The Cricket and rugby clubs benefited immensely when they appealed for funds to up-date their pavilion and stand. They also wanted cash urgently to re-turf their pitches and playing area, and Neil duly coughed up. He felt he owed it to the cricket club, for as a youngster he’d been part of a gang which had startled a cart-horse grazing in the field next the cricket field and sent it leaping the wall and clomping over the cricket pitch, tearing it to ribbons as it galloped across. He’d also spent many happy hours playing down at the rugby field after school and in the holidays. Anonymous cheques for ten grand each swelled the cricket and rugby clubs’ coffers and set tongues wagging all round the town again. A tight-fisted lot for the most part, these gestures unnerved the Keighworth upper-crustians.

They were unnerved even more when Crag Castle Museum and Art Gallery launched an appeal for five hundred grand to restore the ball-room and lounge back to their Victorian splendour. The building held Keighworth’s golden past – and more. It housed renowned art exhibitions and encouraged local artists – young and old - by hanging their work. It also was home to a wonderland of global artefacts and exhibits, including that alluring Egyptian mummy.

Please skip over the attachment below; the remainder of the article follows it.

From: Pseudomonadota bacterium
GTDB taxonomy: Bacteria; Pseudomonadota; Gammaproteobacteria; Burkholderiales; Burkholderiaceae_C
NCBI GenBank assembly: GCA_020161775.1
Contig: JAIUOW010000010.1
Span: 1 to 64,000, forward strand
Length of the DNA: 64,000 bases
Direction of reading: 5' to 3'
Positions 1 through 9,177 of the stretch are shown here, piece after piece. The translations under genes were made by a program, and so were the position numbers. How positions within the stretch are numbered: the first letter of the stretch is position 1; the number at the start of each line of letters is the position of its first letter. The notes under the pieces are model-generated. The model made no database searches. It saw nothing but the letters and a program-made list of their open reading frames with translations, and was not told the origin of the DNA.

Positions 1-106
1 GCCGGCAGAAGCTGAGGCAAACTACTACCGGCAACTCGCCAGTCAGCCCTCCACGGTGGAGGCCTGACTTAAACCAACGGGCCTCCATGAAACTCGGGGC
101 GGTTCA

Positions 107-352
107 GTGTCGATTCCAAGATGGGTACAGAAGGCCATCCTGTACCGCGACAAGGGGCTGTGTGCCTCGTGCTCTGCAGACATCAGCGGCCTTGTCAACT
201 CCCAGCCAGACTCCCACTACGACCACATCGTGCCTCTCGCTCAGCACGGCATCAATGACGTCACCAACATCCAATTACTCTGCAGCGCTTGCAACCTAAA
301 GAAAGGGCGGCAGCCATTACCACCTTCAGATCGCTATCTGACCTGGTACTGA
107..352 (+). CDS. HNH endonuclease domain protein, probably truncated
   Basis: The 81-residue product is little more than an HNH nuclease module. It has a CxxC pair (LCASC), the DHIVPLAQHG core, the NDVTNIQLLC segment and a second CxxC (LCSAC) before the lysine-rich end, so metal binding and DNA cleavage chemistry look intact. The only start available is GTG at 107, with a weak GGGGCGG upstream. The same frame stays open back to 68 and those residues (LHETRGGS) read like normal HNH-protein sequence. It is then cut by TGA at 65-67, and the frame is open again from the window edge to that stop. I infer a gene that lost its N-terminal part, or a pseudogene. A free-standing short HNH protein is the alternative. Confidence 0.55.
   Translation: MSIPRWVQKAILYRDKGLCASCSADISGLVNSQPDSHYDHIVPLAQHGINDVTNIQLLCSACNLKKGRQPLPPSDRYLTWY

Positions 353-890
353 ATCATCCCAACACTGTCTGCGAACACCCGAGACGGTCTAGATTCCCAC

When the unknown fairy godfather coughed up yet again for the museum, Keighworth was simply agog. But they never did find out who donated the cash. Neil, Dorothy Waring, his lawyer and his banker kept his secrets even after his death; when, after seeing Dorothy right, he left all his money to various charities and educational trusts.

After he’d gone, no long eulogy was made at his funeral, no memorial was erected, not even a gravestone with his name carved on it was left behind, for his ashes were scattered on his beloved moors he’d walked so often above the town.

But for the diaries and ledgers meticulously kept by his secretary and which were made public after her death many years alter, no one would have known anything about his good deeds; but by that time the old Keighworth had gone with him and his generation. The town was a very different place when history turned yet another page and, as Neil would have wished, no reference was made to him on it.


John Waddington-Feather ©